ka(>24 h) = θka(>24 h) × 1 − θSCR ×
                                       0.964                                           number of patients with severe renal impairment
                                        AGE                                            (n = 9) were enrolled in the current study.
                           × 1 − θAGE ×                    ×eηka(>24 h)                   On the day of operation, a blood sample was drawn
                                        66.97
                                                                                       after the patient had fasted for 12 hours so that the
Residual error model:                                                                  serum level of gastrin could be analyzed. Gastrin is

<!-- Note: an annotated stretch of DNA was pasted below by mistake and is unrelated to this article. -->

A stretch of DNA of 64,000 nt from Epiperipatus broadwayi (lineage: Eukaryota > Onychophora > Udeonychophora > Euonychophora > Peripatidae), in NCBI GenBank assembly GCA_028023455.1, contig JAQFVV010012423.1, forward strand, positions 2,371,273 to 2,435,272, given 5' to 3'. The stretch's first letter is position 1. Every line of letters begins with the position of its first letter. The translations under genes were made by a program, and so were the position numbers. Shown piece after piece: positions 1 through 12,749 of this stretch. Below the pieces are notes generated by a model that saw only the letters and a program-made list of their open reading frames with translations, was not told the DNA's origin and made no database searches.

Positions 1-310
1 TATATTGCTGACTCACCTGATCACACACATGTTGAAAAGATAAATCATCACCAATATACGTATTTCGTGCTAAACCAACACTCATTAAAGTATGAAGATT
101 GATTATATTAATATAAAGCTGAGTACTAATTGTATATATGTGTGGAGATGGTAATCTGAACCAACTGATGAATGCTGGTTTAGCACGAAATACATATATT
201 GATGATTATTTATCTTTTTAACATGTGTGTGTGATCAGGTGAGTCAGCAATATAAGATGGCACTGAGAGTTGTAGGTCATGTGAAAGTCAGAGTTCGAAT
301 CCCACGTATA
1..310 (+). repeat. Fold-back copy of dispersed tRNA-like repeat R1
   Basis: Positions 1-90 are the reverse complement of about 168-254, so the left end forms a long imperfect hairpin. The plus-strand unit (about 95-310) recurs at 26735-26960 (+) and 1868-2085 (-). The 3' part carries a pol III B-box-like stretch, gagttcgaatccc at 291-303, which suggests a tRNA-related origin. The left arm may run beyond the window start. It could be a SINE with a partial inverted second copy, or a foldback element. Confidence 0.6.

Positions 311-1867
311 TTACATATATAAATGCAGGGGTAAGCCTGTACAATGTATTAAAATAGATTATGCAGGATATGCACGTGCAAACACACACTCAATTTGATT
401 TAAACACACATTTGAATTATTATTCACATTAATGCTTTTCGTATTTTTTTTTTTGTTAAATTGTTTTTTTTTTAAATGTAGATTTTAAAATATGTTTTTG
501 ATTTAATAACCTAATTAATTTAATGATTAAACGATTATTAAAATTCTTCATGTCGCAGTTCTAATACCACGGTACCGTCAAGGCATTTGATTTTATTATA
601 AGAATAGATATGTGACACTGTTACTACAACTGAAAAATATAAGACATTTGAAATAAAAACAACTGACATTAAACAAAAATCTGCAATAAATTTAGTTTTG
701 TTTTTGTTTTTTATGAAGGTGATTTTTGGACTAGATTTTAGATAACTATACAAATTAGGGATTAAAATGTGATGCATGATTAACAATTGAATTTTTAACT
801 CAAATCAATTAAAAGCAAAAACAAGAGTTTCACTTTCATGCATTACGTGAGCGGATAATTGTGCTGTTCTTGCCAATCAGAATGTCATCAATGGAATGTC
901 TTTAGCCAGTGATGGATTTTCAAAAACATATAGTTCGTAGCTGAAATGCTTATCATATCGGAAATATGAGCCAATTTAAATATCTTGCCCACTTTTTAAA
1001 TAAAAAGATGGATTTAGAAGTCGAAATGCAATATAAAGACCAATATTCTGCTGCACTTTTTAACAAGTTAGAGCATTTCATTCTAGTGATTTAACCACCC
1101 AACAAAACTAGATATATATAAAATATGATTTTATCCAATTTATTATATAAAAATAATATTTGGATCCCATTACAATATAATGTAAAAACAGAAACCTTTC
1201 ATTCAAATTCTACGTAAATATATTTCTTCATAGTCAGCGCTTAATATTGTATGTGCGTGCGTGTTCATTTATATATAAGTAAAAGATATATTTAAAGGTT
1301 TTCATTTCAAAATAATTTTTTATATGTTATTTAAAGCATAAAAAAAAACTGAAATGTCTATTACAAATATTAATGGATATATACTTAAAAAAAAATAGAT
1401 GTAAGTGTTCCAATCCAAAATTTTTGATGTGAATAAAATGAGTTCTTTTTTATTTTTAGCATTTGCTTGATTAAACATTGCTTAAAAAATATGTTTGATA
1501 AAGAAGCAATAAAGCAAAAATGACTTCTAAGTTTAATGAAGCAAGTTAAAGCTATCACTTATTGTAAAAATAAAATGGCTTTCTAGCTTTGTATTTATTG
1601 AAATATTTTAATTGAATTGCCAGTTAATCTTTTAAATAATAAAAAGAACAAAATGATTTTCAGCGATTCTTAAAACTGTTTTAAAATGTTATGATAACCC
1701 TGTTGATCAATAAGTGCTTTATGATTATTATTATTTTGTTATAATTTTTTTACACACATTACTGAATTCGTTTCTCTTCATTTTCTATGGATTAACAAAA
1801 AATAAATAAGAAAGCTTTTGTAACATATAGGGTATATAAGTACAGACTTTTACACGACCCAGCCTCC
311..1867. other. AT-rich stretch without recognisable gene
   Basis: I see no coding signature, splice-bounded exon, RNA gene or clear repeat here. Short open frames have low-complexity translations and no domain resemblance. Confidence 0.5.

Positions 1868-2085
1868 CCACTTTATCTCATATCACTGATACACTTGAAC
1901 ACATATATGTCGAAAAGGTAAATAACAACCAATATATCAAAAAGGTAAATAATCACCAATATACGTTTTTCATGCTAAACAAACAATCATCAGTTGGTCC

^   ^
  Y(<24 h) = Y + Y × ε1                                                                a hormone releasing gastric acid from the parietal
             ^   ^
  Y(>24 h) = Y + Y × ε2 + ε3                                                           cells.14 Significantly elevated levels of fasted serum
    CL/F, apparent total plasma clearance; V2/F, apparent volume of distri-
                                                                                       gastrin are thought to indicate low gastric acid secre-
    bution of the central compartment; Q/F, apparent distribution clearance;           tion, resulting in increased gastric pH.14 The fact that a